Evan Jones

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Evan Jones' role in A Million Ways to Die in the West isn't one of the funny ones, and that's no accident. The brusierish-looking actor has a face that simmers with menace and has been put to good effect in films from Gangster Squad to The Book of Eli.

But when Moviehole talked to him about his role as Lewis – the fearsome gang member assigned by villain Clinch (Liam Neeson) to watch over Clinch's wayward wife Anna (Charlize Theron) – Lewis was friendly, eager and effusive about Seth MacFarlane, comedy and upcoming projects.

You don't get many funny lines considering it was a comedy.

No, it was pretty hilarious because they were shooting Giovanni Ribisi, Seth, Sarah Silverman and Neil Patrick Harris do the funniest things ever. Then we got to be very serious and we wanted the audience to laugh but we don't have any funny jokes.

But we tried to make it funny. We played it very seriously and hoped it would come off kind of humorous.

Sometimes a movie set can be a very serious place, even for a comedy. What was the atmosphere like on the shoot?

Everyone was very laid back, very cool and calm and collected. Seth was taking care of everything. He knew what he wanted and he knows comedy because of Family Guy and everything he's done.

When we got there I wondered if he'd be do funny voices and we'd be hearing that all the time, but I didn't hear it at all. People were having a good time but he was very serious when it came to figuring out what the joke was. He tried a bunch of different ways and there were times when we'd shoot something and think it was done and then we'd come back and shoot it the next week because he thought of something funnier.

He's a perfectionist when it comes to whacky comedy. It seems improvisational but a lot goes into it. It was an education.

How was it working with Charlize?

She was great. She's an amazing Academy award-winning actress and she's got so much experience. She's amazing. She picked up this dog while she was there. We were shooting on a reservation and this stray, tick infested, flea infested dog came up to her. She picked him up and within 24 hours he was on a private jet.

There's not a lot of comedy in your back catalogue. Is it something you want to do more of?

Absolutely. This is the first out there kind of slapstick comedy that I've done. There's been stuff I've always thought is kind of funny, like my role in 8 Mile – I think it's hilarious when I shoot myself.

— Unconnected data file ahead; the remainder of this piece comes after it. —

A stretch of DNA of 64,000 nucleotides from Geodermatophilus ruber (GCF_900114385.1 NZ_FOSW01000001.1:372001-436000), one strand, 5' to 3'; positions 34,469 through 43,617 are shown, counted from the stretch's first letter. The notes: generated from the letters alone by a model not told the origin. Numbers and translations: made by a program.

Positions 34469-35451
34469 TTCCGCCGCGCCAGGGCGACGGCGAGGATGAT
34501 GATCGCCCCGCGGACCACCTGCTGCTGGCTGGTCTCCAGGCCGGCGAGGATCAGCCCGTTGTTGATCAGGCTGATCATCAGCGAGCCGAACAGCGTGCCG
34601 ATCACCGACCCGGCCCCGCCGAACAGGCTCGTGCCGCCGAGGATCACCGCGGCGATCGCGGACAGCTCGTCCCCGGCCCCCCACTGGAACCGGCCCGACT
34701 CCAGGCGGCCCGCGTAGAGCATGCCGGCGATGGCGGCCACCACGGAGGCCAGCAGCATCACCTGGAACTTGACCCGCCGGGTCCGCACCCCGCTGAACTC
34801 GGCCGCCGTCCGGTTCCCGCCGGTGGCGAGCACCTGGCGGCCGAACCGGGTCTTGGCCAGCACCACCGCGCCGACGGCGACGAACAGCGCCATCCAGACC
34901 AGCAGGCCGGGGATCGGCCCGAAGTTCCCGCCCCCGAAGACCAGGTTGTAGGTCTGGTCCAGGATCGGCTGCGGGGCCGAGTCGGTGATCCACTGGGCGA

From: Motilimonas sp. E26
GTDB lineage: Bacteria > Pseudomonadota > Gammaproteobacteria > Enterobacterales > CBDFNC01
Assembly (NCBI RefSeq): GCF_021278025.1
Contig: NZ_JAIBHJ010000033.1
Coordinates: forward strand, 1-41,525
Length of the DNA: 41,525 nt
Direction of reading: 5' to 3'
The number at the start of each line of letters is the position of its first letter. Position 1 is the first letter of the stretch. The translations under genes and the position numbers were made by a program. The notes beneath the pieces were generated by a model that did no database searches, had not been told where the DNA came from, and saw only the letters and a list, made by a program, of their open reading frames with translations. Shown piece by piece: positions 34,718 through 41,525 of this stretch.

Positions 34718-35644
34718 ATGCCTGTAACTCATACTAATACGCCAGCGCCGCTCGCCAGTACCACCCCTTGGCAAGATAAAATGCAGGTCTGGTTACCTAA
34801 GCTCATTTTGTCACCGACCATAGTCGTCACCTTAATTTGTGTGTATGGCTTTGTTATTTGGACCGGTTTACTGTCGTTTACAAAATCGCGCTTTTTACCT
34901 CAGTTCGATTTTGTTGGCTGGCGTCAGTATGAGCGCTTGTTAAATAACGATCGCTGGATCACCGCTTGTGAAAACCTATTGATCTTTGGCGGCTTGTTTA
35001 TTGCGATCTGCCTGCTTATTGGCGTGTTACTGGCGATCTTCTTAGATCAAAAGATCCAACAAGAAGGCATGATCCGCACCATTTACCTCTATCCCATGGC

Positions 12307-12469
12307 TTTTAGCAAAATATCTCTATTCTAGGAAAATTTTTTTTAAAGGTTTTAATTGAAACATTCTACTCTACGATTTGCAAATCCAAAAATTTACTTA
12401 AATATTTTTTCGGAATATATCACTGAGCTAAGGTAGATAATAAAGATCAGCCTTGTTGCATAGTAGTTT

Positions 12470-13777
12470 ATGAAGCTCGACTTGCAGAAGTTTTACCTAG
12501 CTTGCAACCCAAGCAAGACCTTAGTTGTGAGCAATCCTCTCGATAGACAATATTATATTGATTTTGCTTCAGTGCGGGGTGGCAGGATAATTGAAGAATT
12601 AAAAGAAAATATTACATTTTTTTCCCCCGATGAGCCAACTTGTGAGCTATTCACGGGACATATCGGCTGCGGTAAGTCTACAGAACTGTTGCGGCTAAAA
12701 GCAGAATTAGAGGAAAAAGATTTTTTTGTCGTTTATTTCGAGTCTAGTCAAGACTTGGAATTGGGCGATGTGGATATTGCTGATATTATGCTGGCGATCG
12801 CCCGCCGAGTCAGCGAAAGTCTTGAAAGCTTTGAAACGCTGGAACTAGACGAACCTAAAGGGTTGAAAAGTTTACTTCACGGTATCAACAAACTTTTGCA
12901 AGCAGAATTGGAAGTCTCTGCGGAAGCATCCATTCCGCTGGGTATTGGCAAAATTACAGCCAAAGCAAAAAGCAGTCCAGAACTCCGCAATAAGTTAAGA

Your characters often do unexpected things. Do you bring a lot to the table to give directors?

I try to. Sometimes the stuff is already there but usually I like to go against what's expected. I'll try to push it to the extreme and then it's up to the director whether they want to reel me back in. With Sam Mendes on Jarhead, he was totally open to going as far as we could possibly go with the characters and that's what we got. It was just like play time.

What have you got lined up next?

Right before A Million Ways to Die in the West in New Mexico I did a western with Tommy Lee Jones that just played at the Cannes Film Festival called The Homesman with an amazing cast.

It's set in Nebraska territory in 1854 and it's so good. Tommy Lee stars in it, he directs it, he produced it, he co-wrote it. It was like a big flip-flop of my experience with Seth MacFarlane, it was the same genre except one was an extreme drama with horrible heartache and the other is an extreme comedy with horrible deaths. But the Tommy Lee Jones' set is amazing as well, and I don't play a bad guy in that one. That'll come out I'm sure around October/November.

Did you audition for that in the traditional way?

No, that one was amazing, mind-boggling. I got a phone call saying 'Tommy Lee Jones wants you in this film'. So I had to go out to New Mexico and work with Mr Jones.

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